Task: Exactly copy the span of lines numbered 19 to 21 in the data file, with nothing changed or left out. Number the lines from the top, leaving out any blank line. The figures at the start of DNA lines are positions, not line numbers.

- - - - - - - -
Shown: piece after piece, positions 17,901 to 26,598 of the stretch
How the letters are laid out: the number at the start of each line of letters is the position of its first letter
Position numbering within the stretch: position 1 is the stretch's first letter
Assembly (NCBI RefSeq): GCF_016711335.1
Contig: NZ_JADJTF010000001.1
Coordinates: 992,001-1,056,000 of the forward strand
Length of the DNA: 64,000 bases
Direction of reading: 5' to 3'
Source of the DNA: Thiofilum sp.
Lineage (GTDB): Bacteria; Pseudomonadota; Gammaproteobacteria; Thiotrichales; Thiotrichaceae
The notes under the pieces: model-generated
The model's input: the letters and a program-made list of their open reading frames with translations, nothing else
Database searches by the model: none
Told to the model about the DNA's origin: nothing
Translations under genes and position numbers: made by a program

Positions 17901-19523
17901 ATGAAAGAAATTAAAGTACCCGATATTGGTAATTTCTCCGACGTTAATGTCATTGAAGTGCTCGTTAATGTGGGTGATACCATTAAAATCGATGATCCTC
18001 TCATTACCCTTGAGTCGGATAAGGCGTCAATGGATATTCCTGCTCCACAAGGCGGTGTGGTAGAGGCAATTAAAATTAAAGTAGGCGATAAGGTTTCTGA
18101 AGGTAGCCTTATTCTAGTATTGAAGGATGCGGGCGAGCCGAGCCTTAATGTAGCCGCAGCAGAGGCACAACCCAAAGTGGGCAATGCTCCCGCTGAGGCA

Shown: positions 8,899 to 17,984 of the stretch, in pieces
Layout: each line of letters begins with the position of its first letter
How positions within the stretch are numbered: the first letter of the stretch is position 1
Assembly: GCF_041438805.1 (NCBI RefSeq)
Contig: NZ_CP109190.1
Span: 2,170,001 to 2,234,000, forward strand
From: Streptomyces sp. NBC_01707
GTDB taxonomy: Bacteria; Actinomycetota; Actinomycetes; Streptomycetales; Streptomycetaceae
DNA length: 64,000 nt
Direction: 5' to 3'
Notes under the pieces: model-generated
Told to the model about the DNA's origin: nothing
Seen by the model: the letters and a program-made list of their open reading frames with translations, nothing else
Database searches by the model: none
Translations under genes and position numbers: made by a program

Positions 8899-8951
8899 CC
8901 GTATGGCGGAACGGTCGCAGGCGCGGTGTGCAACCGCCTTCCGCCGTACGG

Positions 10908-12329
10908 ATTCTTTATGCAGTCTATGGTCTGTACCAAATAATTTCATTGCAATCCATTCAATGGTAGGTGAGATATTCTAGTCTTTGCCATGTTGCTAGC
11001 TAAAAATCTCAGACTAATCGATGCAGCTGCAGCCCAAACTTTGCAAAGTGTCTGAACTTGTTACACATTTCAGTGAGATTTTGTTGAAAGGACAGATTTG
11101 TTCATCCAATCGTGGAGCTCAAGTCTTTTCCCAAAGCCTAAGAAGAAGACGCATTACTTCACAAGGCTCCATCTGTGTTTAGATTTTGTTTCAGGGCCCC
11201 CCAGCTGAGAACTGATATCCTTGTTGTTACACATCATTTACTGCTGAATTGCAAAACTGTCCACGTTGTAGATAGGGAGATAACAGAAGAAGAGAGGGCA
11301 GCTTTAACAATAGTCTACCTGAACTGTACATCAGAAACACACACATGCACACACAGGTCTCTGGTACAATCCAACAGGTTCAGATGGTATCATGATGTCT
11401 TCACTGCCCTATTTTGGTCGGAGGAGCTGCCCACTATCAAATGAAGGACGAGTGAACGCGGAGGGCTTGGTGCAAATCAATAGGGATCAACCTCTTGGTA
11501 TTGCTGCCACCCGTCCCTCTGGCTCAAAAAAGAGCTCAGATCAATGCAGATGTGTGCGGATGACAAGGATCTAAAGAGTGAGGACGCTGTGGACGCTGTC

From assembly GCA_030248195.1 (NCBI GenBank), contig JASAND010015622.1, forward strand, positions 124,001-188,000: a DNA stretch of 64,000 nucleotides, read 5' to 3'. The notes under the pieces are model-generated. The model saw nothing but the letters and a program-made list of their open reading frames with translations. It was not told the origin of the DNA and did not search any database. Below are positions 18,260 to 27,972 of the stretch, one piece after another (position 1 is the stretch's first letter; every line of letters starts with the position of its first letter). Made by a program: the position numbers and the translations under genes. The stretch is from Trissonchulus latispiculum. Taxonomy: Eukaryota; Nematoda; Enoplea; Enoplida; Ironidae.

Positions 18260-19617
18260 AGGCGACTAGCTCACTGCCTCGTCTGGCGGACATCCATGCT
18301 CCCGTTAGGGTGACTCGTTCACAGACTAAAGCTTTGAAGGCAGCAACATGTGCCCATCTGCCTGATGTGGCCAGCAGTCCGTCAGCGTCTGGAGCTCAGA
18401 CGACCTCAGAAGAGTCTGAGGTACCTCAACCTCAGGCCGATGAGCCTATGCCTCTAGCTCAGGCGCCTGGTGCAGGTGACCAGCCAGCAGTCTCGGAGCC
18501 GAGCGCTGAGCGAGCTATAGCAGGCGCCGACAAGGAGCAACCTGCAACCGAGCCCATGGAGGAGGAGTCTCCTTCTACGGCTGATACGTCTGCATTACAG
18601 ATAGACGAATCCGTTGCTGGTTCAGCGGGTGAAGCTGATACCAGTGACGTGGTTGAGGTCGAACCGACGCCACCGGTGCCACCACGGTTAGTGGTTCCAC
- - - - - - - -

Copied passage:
18101 AGGTAGCCTTATTCTAGTATTGAAGGATGCGGGCGAGCCGAGCCTTAATGTAGCCGCAGCAGAGGCACAACCCAAAGTGGGCAATGCTCCCGCTGAGGCA

Shown: positions 8,899 to 17,984 of the stretch, in pieces
Layout: each line of letters begins with the position of its first letter